PEPPERELL -- The fate of a house dating back to the 19th century that might be destroyed to make way for a medical center has members of the Historical Commission concerned.
The Greek Revival house at 68 Main St., which is now owned by Southern New Hampshire Medical Center of Nashua, could be demolished to allow for construction of the 11,300-square-foot center unless the Historical Commission can raise enough money for the house to be moved.
Although the home is not registered as a historic site, chairman of the Pepperell Historical Commission Diane Cronin said its historic character is vital to Pepperell's appeal.
"We need to make an effort to strike a balance between business development and retaining our rural appeal, and they can both coexist together. Right now it's really about trying to save this Greek Revival structure before it's lost," Cronin said.
The house has been listed as an asset on the Massachusetts Historical Commission database, Cronin said.
While the Historical Commission searches for a way to save the building, the Pepperell Fire Department is using it. On a recent Tuesday night, floodlights lit the home's exterior and fire trucks lined the street as smoke poured from the antique home's windows.
Scott Cote, a representative from Southern New Hampshire Medical Center, said firefighter training is a purpose for which soon-to-be demolished homes are frequently used.
"We historically work with fire departments and first responders in our communities where we have buildings available," Cote said. "We think its the right thing to do."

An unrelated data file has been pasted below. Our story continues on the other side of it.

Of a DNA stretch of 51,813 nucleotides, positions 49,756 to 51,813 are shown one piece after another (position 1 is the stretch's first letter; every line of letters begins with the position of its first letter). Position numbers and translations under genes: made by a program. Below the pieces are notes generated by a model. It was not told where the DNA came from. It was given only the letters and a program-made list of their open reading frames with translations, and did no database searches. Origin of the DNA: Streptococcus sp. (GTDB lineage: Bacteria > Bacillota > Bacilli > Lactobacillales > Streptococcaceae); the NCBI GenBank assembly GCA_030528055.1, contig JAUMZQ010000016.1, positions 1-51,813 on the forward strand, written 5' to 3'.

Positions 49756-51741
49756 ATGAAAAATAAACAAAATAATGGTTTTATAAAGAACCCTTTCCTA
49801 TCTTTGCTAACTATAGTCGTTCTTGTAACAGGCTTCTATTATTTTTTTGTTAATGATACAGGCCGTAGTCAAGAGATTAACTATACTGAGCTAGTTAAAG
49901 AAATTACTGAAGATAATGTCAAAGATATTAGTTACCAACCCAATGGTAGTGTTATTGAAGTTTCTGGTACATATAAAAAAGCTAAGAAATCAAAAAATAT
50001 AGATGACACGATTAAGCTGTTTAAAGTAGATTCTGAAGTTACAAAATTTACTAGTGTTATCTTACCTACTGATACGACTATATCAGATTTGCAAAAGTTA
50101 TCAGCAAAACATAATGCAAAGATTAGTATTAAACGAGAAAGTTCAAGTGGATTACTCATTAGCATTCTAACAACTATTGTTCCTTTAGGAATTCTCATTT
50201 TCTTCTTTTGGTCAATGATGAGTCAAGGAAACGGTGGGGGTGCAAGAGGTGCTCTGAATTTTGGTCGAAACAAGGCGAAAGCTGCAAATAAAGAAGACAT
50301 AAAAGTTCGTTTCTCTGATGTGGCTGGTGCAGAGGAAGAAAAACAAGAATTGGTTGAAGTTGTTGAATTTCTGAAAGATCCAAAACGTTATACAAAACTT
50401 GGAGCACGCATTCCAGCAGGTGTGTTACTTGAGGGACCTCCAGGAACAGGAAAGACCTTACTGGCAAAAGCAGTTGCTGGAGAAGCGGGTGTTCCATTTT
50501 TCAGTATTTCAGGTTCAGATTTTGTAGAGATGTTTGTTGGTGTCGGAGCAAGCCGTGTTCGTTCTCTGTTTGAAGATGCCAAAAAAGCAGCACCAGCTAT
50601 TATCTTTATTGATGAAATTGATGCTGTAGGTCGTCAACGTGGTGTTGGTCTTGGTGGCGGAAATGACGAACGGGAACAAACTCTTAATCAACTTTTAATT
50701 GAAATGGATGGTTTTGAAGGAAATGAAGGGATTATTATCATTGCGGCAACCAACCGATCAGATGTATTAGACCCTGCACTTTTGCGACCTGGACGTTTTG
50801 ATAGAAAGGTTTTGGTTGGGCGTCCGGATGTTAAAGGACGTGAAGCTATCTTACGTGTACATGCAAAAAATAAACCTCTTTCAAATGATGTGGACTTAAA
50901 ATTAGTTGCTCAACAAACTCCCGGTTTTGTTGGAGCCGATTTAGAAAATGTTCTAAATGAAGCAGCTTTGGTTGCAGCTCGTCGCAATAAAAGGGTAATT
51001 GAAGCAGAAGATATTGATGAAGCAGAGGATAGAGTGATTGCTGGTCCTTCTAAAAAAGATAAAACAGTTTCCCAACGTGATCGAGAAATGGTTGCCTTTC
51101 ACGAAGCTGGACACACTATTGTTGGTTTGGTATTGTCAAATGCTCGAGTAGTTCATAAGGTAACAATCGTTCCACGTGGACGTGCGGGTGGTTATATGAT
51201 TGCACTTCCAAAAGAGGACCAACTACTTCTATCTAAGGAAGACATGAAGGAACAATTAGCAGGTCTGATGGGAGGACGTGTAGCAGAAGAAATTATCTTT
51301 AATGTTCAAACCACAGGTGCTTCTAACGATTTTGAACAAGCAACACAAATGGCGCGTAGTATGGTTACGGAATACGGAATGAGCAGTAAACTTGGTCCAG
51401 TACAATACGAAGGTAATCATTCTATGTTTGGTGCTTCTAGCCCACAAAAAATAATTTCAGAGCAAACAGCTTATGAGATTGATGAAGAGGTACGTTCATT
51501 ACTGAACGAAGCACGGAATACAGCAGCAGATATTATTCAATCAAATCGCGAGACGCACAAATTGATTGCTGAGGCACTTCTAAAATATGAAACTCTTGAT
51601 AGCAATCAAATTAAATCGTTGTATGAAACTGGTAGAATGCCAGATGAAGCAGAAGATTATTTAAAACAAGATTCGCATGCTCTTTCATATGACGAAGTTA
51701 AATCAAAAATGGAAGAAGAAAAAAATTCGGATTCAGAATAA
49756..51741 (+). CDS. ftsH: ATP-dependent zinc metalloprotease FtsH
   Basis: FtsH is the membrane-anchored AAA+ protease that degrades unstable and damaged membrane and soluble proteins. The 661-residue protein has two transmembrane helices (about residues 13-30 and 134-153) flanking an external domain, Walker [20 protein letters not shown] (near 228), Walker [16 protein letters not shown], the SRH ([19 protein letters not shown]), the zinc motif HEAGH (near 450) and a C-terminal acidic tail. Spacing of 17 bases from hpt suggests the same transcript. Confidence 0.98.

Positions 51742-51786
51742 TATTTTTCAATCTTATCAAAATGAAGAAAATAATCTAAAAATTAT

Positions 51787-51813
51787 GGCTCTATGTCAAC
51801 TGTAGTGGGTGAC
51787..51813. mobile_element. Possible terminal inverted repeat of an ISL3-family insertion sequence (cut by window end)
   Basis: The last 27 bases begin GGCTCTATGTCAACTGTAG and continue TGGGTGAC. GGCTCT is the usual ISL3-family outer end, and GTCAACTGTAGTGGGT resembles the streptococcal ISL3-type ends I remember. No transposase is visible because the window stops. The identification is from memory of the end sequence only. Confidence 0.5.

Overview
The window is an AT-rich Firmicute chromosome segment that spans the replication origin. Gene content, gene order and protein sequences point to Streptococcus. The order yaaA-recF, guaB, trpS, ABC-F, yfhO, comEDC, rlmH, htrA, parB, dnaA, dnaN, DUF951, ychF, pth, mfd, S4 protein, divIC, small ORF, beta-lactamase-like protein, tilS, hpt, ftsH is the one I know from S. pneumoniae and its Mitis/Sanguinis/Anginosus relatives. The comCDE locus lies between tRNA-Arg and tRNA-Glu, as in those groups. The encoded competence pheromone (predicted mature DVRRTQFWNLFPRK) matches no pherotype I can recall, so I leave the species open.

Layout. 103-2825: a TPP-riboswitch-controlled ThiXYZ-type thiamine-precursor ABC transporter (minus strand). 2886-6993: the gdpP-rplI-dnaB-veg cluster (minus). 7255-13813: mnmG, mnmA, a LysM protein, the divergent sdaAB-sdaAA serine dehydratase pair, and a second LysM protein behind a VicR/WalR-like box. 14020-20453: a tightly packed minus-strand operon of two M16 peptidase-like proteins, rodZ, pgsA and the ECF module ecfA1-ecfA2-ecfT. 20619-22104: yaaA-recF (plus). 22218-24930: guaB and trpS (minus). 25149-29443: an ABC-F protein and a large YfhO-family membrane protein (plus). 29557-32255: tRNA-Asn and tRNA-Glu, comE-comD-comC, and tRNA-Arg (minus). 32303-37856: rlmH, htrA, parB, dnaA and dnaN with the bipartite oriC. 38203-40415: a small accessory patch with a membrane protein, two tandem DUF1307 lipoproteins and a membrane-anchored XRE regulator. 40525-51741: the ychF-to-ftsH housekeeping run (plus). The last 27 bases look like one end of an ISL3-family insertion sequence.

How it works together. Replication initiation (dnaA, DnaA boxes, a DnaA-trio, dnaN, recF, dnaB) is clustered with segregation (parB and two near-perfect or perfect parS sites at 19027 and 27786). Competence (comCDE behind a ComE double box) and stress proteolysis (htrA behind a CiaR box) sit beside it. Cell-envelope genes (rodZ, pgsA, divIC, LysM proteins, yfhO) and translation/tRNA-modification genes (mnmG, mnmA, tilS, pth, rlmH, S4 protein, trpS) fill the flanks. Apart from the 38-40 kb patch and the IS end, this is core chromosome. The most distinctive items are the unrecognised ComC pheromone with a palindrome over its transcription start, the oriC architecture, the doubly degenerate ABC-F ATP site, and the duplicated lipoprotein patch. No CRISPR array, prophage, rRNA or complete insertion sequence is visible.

Although Cote said that the fire training has done no damage to the building, Cronin said the work had broken through the roof, which has since been covered.
Fire Chief Toby Tyler said that only minor damage has been done to the building, including two holes in the roof and some damage to the doors.
The building has been used to train new recruits in search and rescue methods, and provides the recruits with real world practice for escaping a building, he said.
"It's been a great training tool for us, and we're planning to use it for as long as we have access," Tyler said.
If the Historical Commission were to find a way to fund moving the building, Cote said they would be welcome to do so. However, he said he doubted the historic value of the building.
"I think they ought to go through the house and take a closer look. I personally think the building has been structurally compromised. It was built in the mid-1800s and has had additions put on over time and each time they added on to that house. I believe some parts have been structurally compromised," Cote said.
He also said the previous owner removed most of the finishes that gave the house historical significance.
In order to allow construction to continue on schedule, Cote said the commission would need to have a plan to move the building by Jan. 1.
Cronin said the Historical Commission is looking into options for either salvaging parts of the building or financing a way to move it. She had also asked Southern New Hampshire Medical Center to consider keeping the house intact and building around it.
"We're looking further into the structural integrity of the building, we need to determine more about that. But it can be in rough shape and still be moved successfully," Cronin said.
"We could also salvage parts of it, like the white pine antique flooring or the exterior arch components. At this point it really is a race against time to try to see what we can do."
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